- "It was like the disaster movies," survivor Keiko Guest says
- Several survivors say the ship's staff did not help them
- Georgia Ananias: "We're standing there ... yelling, 'Save us, save us!'"
Days after the Costa Concordia ran aground off Italy's coast, details of the harrowing escape from the ship are still fresh in survivors' minds. Here are some of the accounts they shared with CNN:
Nancy Lofaro of New Rochelle, New York: "It wasn't until approximately 30 to 40 minutes after the collision that we finally heard announcements being made, and in English, we heard that they were saying everything was under control ... that there was an electrical problem with the generator. My husband and I looked at each other and said, 'They're full of it. We have to get off this boat.'"
Valerie Ananias of Downey, California: "I kept telling my parents and I kept telling everybody else, we need to go. Time is of the essence. We need to get on (a lifeboat) as soon as possible because it continued to tilt. What happened was, when we finally got on the lifeboat, it took several minutes to get everybody on ... people were screaming and crying and they had us count."
Keiko Guest of Atlanta, Georgia: "We managed to get to a lifeboat that wasn't being overrun and the crew tried to keep us back and we felt all this pressure coming from behind ... stampeding, trying desperately to save their lives ... babies crying ... the siren was unbelievable. It was so piercing that the children and babies were screaming at the top of their lungs while everybody else was screaming to try to be heard. It was so chaotic. It was like the disaster movies."
Georgia Ananias of Downey, California: "When the ship was listing ... we had to climb up and pull a human chain to pull ourselves up on to a stairwell. ... Another couple turned around and gave me their baby, and said, 'take my baby.' And I held a 3-year-old and I was holding on and the ship was moving and I was afraid the child was going to go down the stairwell. And I knew -- I looked at my husband who's been in the Navy, and he said, 'This is it,' and I handed the baby back to the parents and said, 'Be with your baby.'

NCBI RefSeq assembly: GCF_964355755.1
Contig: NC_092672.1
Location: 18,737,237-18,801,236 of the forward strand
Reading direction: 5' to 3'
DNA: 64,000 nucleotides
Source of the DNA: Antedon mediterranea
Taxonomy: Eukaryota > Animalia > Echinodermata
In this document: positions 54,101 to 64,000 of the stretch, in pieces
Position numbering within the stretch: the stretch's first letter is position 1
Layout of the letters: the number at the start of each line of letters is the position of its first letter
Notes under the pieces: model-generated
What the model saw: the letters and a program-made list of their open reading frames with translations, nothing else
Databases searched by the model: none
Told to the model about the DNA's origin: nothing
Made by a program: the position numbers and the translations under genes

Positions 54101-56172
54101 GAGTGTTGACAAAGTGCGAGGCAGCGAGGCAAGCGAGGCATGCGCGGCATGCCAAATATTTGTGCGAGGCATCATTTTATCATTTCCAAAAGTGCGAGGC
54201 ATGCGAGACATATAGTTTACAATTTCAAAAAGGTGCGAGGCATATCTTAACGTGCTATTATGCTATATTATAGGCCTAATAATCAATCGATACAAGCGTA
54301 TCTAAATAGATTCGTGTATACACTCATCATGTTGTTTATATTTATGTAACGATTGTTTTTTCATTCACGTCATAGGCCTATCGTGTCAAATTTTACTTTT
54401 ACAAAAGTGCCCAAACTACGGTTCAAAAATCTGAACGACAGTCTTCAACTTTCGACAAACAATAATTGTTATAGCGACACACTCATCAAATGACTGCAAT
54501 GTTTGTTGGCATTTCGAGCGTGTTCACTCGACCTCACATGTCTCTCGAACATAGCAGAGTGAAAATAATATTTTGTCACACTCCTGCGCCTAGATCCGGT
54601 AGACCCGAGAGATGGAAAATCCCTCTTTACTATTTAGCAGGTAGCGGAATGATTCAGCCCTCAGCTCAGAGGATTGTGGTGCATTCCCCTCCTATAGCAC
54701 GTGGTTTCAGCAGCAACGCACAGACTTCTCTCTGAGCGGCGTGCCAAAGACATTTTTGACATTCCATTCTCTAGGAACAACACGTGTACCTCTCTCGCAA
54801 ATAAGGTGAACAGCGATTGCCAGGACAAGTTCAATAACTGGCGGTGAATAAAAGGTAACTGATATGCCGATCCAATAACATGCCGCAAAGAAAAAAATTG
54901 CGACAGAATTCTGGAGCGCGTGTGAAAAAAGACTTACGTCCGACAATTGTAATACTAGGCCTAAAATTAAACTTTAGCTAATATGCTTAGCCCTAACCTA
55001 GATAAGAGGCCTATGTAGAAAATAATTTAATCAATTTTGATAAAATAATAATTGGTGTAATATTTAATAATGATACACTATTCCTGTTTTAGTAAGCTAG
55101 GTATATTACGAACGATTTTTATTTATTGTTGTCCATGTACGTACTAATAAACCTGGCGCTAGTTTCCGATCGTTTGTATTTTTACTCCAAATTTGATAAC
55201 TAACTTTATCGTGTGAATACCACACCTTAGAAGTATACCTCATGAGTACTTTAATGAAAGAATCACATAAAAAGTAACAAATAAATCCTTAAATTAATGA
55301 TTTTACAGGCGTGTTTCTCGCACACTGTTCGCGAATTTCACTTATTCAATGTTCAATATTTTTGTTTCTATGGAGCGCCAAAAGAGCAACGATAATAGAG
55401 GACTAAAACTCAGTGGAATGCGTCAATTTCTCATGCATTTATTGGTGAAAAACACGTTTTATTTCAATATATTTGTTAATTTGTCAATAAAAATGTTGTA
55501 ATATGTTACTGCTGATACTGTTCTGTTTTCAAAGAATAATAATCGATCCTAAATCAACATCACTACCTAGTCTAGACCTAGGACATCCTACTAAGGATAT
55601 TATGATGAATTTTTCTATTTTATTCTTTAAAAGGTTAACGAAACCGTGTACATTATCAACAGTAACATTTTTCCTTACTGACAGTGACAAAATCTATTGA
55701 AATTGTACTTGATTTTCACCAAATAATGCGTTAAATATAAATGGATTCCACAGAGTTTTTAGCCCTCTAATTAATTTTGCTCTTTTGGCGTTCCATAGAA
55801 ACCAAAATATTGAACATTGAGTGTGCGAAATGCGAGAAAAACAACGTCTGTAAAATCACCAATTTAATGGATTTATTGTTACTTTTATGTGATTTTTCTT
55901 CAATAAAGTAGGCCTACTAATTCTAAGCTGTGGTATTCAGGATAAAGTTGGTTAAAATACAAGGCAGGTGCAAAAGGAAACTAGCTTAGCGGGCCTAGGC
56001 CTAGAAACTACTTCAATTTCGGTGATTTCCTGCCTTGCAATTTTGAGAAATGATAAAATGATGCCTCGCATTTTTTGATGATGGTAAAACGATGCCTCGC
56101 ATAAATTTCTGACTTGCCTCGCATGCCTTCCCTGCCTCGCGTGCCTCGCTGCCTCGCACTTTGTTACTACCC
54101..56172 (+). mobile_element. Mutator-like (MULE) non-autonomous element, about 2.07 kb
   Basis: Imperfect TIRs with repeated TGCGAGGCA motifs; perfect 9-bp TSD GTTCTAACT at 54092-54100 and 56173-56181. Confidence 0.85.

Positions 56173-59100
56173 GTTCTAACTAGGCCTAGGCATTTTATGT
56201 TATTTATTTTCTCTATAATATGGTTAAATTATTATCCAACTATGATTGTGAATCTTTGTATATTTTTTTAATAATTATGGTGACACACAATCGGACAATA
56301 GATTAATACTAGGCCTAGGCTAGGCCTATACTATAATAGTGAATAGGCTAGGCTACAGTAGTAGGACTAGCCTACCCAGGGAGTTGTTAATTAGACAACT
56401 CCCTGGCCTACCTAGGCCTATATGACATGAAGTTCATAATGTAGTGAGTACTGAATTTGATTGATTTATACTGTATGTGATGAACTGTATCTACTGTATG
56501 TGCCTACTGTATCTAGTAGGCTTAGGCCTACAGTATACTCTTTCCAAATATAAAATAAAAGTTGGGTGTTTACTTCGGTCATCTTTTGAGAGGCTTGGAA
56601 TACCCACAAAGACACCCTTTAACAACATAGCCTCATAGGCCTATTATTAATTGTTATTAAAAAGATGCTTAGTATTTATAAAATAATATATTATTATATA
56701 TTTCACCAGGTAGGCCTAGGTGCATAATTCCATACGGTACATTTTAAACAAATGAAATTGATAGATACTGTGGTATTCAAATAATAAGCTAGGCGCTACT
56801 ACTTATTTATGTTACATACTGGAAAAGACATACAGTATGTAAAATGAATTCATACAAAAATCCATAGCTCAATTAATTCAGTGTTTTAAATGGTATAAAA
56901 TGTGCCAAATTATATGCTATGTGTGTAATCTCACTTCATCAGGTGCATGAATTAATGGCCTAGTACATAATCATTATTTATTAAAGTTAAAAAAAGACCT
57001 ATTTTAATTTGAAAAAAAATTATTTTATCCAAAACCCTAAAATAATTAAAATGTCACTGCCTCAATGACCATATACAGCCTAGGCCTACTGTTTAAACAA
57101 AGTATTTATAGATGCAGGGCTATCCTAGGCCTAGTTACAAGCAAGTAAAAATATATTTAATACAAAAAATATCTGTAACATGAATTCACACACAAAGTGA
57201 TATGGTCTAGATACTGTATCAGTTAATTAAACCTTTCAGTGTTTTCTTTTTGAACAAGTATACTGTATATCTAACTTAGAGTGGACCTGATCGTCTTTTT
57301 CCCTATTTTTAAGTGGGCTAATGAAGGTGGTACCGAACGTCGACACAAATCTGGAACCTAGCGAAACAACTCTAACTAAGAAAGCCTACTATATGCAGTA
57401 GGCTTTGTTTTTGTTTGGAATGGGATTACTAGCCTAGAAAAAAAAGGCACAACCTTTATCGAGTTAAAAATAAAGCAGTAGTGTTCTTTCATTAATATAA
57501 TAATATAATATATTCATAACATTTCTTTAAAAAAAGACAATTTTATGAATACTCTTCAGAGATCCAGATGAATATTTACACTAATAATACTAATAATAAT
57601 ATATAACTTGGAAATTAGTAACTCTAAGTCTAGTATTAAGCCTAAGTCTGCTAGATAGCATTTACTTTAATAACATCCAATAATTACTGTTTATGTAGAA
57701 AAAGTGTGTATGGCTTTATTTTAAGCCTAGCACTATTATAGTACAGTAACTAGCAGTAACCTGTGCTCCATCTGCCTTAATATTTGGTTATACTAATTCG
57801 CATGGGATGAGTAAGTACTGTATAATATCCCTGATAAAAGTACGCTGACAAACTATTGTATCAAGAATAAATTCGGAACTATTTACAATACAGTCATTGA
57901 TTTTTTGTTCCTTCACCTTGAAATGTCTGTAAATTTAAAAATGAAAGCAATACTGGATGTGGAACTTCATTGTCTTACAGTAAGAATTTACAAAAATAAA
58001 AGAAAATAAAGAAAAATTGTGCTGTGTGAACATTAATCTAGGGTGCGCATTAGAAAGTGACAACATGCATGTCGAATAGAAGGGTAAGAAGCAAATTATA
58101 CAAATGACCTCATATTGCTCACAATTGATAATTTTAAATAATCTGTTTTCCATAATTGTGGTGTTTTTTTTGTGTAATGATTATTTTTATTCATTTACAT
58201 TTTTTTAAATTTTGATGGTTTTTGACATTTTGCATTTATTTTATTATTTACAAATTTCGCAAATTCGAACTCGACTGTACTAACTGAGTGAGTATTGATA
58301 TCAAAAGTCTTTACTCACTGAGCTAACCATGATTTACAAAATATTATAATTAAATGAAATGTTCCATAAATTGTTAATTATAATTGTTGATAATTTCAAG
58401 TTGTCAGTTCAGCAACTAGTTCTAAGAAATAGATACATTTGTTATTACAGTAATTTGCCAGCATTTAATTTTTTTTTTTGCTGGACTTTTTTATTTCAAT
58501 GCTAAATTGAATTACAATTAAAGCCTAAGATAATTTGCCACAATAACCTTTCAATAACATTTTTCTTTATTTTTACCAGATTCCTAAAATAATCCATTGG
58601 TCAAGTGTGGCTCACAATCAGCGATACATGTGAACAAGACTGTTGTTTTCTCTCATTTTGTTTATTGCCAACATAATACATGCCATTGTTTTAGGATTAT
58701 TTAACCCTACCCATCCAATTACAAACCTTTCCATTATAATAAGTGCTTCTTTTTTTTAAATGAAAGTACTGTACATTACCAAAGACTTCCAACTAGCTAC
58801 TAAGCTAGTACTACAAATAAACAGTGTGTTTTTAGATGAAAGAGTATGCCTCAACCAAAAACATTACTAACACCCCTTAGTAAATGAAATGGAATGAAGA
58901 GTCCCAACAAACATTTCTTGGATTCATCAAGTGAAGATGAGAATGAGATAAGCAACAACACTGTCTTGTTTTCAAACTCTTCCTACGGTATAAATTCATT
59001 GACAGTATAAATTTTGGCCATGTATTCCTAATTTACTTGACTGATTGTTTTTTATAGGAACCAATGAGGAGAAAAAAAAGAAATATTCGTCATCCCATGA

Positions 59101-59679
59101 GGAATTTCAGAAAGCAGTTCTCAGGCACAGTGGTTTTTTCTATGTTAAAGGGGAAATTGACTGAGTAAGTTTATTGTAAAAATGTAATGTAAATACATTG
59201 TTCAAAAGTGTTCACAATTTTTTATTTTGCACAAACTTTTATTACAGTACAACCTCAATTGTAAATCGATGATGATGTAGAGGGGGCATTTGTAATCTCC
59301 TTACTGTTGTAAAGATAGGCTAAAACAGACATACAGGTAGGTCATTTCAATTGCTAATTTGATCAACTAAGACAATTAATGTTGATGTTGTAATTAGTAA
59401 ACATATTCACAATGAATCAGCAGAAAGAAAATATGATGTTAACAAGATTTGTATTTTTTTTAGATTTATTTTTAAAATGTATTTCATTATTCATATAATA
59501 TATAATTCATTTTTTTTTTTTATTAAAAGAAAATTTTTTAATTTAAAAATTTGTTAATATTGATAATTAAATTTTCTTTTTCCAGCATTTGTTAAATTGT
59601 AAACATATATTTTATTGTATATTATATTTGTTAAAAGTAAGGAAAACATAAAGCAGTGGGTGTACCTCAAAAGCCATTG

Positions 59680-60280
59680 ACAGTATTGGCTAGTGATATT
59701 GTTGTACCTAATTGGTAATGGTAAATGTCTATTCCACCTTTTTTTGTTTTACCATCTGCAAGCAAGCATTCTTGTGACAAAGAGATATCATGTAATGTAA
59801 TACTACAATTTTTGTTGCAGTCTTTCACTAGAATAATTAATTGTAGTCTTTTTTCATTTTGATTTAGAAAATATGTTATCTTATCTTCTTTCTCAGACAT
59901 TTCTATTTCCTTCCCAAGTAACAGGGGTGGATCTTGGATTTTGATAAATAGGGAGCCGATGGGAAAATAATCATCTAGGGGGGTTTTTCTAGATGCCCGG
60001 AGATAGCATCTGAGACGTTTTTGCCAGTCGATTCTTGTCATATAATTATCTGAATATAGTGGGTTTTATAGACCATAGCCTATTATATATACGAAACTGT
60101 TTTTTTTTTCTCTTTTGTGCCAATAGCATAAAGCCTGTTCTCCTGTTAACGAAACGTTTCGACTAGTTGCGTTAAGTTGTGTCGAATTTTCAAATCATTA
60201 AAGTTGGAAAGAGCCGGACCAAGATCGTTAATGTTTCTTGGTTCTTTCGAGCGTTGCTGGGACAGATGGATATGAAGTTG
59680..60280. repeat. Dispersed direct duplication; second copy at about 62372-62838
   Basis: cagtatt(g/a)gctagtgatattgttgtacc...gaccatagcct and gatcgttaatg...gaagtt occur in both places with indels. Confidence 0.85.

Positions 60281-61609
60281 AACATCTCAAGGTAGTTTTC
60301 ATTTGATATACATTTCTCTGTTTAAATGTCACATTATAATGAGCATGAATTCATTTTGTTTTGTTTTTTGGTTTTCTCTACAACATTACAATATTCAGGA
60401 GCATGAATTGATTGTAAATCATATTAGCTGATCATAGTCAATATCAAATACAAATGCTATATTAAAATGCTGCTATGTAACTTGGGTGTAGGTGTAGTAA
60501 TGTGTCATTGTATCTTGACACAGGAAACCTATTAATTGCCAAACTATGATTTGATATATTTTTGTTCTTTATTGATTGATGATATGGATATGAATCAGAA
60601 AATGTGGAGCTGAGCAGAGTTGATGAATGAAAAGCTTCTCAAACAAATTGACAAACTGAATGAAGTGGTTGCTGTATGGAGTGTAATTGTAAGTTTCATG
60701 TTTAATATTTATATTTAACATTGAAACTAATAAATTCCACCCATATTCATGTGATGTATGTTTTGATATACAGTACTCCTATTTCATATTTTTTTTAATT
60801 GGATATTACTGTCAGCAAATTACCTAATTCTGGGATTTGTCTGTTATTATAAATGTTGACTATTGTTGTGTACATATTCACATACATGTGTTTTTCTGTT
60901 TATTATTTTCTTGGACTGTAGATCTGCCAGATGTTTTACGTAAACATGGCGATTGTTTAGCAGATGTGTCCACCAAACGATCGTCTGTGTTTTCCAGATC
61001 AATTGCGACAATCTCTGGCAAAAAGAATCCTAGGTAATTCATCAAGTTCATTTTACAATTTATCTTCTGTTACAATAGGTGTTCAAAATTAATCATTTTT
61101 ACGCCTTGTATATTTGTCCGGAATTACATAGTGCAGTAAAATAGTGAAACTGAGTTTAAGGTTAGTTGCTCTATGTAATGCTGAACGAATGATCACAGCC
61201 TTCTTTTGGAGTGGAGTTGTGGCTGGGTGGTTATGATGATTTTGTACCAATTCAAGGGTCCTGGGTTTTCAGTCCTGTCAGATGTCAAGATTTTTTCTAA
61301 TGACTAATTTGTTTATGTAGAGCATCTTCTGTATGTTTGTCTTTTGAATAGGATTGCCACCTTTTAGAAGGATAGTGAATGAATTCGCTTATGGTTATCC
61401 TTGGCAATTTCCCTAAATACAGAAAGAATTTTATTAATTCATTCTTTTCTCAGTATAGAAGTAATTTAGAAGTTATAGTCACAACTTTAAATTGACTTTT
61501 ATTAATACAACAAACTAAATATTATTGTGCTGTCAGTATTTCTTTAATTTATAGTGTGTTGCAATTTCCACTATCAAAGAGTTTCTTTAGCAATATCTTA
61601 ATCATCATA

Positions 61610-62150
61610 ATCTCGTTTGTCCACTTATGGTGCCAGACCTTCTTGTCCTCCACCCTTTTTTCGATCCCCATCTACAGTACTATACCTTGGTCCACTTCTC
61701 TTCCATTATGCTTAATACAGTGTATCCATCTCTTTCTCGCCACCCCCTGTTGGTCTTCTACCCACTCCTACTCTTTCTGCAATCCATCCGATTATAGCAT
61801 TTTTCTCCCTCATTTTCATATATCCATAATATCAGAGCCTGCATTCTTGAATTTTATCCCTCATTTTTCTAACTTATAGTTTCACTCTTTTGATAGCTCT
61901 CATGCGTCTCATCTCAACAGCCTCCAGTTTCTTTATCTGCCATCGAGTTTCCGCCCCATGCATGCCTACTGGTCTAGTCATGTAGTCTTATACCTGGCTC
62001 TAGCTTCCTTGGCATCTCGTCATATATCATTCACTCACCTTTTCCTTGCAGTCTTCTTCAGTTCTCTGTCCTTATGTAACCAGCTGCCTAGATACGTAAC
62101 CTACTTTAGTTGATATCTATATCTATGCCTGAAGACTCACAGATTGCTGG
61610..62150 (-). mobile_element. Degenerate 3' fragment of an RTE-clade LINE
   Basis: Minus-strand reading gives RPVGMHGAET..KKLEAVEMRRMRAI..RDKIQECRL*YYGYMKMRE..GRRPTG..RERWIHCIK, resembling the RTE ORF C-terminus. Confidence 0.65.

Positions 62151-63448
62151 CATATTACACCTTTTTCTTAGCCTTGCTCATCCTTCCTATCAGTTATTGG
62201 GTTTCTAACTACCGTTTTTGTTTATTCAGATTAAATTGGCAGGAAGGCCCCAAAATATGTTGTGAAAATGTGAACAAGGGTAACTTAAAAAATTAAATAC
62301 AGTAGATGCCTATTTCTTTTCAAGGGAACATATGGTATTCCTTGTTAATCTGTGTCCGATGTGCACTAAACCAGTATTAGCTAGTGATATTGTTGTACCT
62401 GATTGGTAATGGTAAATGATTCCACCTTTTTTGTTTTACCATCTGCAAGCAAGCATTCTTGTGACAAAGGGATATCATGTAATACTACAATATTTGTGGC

"Not one person from the ship assisted us in any matter. There wasn't one officer. We got on a lifeboat that wouldn't function. We were all thrown out of the lifeboat and thrown against the walls of the ship. We crawled down under to try to get on the other side of the ship, because they said that if we got on the other side, we could get a lifeboat. And at the time, the ship shifted again, and we were thrown back.
"We had to crawl back out. We had to climb a 20-foot ladder. ... The real heroes were the people, the other passengers on board that lifted us up. And we had to go through crates of things. And then we get to the top of the ship, and we're up there with about 10 people. The rest of the people have left the ship, and you see coast guards and flashing lights, and you think they're coming for you, and the next thing you know, they're taking somebody from the bridge and airlifting them out. And we're standing there with our lights flashing and yelling, 'Save us, save us!'"
Justin Evans of Atlanta, Georgia: "The staff, you know, they seemed younger than me. They did not know what to do. They got on the lifeboats. They could not even drive the lifeboat. There was someone that jumped into the water, climbed onto the lifeboat and began to maneuver it to drive off. That saved us. He was a hero. Because we thought we were going to die."